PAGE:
The Indiana Recycling Coalition, government officials, residents and manufacturers are hoping that by 2025, the city of Indianapolis will have a universal curbside recycling program in place.
Right now, the city lacks a universal residential recycling program and instead uses a subscription-based system. Indy currently has a 4 percent recycling rate and a 10 percent participation rate. According to a report in Recycling Today, recycling issues in Indianapolis stem from the city’s decision to build an incinerator in 1981.
The city’s waste-to-energy facility processes 2,175 tons of municipal solid waste per day, according to the report. The scheduled date of 2025 is meaningful for the city, as that is when contracts for the incinerator as well as other solid waste and recycling contracts are up for renewal.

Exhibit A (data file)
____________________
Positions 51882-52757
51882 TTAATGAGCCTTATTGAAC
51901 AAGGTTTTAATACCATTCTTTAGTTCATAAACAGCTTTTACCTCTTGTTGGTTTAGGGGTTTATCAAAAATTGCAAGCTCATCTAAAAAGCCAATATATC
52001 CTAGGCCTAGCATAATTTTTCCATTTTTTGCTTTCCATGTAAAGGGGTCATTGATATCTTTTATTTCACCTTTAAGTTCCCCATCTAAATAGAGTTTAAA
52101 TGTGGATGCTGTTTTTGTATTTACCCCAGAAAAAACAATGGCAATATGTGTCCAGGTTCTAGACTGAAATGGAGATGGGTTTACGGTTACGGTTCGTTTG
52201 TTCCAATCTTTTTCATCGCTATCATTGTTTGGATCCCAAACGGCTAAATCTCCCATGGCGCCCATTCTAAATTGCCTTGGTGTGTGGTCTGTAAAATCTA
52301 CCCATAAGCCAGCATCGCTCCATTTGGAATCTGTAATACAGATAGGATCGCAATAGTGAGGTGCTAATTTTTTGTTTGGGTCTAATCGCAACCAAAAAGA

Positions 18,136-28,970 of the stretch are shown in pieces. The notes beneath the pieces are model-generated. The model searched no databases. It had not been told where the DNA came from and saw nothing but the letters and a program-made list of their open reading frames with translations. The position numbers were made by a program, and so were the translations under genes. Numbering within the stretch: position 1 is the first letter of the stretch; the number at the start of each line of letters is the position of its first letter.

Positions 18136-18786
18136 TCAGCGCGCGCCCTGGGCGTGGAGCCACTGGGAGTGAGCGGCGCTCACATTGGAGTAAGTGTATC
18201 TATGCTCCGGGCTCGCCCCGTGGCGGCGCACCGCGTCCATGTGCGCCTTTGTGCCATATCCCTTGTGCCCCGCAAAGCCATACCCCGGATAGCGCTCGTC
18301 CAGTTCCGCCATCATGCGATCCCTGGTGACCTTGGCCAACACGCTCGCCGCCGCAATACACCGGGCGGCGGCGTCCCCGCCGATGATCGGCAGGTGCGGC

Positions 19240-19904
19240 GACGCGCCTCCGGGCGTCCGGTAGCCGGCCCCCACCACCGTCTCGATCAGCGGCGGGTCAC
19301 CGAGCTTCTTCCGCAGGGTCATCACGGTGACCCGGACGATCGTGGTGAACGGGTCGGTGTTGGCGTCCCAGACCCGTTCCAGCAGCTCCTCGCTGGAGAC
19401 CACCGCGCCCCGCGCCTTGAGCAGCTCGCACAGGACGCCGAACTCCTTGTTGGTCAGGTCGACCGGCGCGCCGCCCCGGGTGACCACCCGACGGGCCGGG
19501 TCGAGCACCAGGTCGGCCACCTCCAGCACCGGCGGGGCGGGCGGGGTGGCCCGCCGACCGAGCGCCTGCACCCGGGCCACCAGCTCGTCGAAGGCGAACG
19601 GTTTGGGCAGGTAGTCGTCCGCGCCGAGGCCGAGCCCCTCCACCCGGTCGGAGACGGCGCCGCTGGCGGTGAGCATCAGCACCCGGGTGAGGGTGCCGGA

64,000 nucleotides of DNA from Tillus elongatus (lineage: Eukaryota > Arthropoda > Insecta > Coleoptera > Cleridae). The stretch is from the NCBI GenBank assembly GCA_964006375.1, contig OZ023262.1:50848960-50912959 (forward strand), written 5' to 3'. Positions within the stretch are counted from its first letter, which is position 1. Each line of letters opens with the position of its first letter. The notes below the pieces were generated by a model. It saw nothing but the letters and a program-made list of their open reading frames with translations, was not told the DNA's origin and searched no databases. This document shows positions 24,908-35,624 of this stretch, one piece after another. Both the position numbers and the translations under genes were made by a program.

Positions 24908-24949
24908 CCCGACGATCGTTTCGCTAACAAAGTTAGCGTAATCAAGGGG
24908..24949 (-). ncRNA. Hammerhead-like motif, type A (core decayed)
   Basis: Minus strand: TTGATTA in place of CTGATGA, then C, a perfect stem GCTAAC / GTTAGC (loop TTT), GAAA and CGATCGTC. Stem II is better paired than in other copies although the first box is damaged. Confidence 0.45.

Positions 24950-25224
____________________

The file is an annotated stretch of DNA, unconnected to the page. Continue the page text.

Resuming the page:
Recycling Today has more details:
Indiana Recycling Coalition, alongside government officials, residents and manufacturers, is pushing to deliver curbside recycling to all Indianapolis residents by 2025 with hopes to boost recycling in the city.
The nation’s 14th largest city lacks a universal residential curbside program. Currently, curbside recycling is subscription-based. According to the Indianapolis universal curbside recycling analysis final report, Indy has a 4 percent residential recycling rate and a 10 percent participation rate. Allyson Mitchell, executive director of Indiana Recycling Coalition, says the Indy recycling issue stems from when the city decided to build an incinerator in 1981. When every county in the state went on to form solid waste management districts and create waste management and recycling programs, Indianapolis officials committed to burning most of the city’s waste.
“I grew up in Greensburg, Indiana,” Mitchell says. “In my town, they have curbside recycling, as well as drop-off locations. They have a solid waste management director. It is interesting to see my smaller town do a better job on recycling."
“When we built the incinerator several decades ago, that sent the wrong message in terms of value of materials and trying to divert recyclable materials from the landfill,” she adds.